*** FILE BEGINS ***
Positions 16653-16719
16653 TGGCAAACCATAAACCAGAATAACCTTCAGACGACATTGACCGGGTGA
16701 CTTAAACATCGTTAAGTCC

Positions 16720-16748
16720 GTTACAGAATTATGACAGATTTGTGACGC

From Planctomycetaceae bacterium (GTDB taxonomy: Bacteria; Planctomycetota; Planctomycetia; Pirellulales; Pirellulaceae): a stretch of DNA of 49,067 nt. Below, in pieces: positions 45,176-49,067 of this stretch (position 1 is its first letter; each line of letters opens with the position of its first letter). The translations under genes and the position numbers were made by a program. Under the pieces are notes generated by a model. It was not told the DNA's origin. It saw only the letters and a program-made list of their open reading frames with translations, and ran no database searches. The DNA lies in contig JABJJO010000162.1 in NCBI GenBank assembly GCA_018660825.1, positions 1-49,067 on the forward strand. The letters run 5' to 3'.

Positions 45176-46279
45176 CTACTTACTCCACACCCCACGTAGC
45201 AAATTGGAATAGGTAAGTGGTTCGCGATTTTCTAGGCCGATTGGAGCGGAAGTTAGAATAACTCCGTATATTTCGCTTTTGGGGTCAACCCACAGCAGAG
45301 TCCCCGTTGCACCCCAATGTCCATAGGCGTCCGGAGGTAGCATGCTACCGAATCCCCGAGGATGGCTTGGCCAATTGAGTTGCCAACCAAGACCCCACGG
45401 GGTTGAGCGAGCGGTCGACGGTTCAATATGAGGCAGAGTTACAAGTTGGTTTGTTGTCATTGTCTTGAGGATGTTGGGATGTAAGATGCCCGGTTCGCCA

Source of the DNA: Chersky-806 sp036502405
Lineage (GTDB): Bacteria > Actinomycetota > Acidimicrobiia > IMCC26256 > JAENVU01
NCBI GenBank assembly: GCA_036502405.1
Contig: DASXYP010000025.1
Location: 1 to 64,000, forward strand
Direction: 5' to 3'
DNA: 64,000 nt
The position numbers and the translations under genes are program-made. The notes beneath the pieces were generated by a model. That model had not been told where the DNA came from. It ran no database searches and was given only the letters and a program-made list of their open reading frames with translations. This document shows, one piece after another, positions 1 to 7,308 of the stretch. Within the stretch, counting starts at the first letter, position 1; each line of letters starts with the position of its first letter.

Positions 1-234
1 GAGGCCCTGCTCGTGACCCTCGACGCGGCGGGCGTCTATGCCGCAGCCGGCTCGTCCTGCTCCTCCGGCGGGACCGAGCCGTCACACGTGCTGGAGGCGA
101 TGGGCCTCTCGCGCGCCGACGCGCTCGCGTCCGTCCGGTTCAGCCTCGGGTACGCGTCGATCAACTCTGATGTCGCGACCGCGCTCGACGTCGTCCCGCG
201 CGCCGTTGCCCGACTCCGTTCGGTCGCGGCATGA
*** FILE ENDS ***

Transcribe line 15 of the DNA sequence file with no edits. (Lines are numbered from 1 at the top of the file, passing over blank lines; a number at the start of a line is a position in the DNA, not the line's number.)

Contig: DASXYP010000025.1